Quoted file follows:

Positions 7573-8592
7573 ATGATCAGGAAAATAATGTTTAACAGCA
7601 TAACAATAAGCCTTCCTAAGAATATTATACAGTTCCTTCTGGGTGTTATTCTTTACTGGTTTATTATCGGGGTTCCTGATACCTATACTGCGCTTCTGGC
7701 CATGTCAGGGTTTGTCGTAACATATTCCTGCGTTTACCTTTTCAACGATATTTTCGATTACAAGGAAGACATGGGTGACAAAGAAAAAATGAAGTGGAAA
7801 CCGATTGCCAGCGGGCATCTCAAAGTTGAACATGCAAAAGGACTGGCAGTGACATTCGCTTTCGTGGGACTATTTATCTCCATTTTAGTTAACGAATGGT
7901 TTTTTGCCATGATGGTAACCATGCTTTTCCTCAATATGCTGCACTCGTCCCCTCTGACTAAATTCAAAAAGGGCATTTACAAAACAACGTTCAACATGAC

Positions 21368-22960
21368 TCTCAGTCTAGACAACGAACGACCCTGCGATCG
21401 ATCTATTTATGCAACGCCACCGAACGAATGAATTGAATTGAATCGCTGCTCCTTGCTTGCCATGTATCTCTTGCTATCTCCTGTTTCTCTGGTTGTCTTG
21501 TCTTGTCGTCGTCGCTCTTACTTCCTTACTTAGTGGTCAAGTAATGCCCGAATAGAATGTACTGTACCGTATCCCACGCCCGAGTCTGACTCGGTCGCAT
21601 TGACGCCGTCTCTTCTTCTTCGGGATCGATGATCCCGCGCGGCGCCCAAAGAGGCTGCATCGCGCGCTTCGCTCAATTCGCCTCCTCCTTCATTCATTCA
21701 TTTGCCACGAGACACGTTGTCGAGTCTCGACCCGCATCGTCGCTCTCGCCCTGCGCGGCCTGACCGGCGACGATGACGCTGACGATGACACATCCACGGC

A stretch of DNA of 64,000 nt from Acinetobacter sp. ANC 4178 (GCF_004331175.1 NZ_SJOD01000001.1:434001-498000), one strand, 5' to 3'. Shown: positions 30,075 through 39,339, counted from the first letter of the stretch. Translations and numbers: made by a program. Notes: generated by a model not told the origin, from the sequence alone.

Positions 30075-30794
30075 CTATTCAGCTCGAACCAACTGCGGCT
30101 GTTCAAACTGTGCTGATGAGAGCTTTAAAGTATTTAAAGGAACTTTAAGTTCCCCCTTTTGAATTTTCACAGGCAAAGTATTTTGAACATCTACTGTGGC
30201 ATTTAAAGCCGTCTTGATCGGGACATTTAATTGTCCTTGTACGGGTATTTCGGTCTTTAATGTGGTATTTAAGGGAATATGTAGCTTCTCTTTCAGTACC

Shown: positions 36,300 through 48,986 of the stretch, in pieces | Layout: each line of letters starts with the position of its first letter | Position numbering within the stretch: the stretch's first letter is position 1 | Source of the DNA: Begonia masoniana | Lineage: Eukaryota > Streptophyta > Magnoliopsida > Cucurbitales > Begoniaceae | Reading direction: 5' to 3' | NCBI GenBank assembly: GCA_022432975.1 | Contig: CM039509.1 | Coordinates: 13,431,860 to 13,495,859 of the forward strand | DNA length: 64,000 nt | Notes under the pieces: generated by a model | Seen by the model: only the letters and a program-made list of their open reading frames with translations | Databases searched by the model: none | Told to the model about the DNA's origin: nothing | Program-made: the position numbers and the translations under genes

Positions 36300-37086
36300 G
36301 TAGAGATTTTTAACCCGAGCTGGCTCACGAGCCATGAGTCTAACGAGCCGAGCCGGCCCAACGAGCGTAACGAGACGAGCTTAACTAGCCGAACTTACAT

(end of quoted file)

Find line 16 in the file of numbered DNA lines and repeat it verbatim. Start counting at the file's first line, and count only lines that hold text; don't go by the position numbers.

30101 GTTCAAACTGTGCTGATGAGAGCTTTAAAGTATTTAAAGGAACTTTAAGTTCCCCCTTTTGAATTTTCACAGGCAAAGTATTTTGAACATCTACTGTGGC